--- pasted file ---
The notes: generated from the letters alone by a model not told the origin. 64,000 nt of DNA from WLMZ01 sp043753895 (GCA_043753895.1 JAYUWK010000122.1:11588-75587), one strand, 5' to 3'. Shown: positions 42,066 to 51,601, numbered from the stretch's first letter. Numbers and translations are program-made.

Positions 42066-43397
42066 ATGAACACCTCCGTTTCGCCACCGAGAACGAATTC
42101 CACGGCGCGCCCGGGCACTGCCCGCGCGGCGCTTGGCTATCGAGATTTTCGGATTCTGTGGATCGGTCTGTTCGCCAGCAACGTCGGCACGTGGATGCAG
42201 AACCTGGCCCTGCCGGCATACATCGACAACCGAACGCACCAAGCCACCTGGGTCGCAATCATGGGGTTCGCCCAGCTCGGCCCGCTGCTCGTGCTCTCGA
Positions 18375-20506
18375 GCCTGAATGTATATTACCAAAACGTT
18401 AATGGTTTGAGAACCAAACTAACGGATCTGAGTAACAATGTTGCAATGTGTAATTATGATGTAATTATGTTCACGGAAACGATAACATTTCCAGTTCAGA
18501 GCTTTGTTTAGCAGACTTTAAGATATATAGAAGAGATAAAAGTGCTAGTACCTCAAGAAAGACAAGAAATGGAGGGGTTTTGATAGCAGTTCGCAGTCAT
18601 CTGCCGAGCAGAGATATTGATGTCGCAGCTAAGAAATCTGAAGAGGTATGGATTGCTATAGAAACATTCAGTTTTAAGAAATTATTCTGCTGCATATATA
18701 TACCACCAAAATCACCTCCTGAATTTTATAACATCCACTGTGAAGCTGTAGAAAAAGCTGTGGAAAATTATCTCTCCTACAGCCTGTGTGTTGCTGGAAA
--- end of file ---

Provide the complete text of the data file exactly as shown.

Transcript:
The notes: generated from the letters alone by a model not told the origin. 64,000 nt of DNA from WLMZ01 sp043753895 (GCA_043753895.1 JAYUWK010000122.1:11588-75587), one strand, 5' to 3'. Shown: positions 42,066 to 51,601, numbered from the stretch's first letter. Numbers and translations are program-made.

Positions 42066-43397
42066 ATGAACACCTCCGTTTCGCCACCGAGAACGAATTC
42101 CACGGCGCGCCCGGGCACTGCCCGCGCGGCGCTTGGCTATCGAGATTTTCGGATTCTGTGGATCGGTCTGTTCGCCAGCAACGTCGGCACGTGGATGCAG
42201 AACCTGGCCCTGCCGGCATACATCGACAACCGAACGCACCAAGCCACCTGGGTCGCAATCATGGGGTTCGCCCAGCTCGGCCCGCTGCTCGTGCTCTCGA
Positions 18375-20506
18375 GCCTGAATGTATATTACCAAAACGTT
18401 AATGGTTTGAGAACCAAACTAACGGATCTGAGTAACAATGTTGCAATGTGTAATTATGATGTAATTATGTTCACGGAAACGATAACATTTCCAGTTCAGA
18501 GCTTTGTTTAGCAGACTTTAAGATATATAGAAGAGATAAAAGTGCTAGTACCTCAAGAAAGACAAGAAATGGAGGGGTTTTGATAGCAGTTCGCAGTCAT
18601 CTGCCGAGCAGAGATATTGATGTCGCAGCTAAGAAATCTGAAGAGGTATGGATTGCTATAGAAACATTCAGTTTTAAGAAATTATTCTGCTGCATATATA
18701 TACCACCAAAATCACCTCCTGAATTTTATAACATCCACTGTGAAGCTGTAGAAAAAGCTGTGGAAAATTATCTCTCCTACAGCCTGTGTGTTGCTGGAAA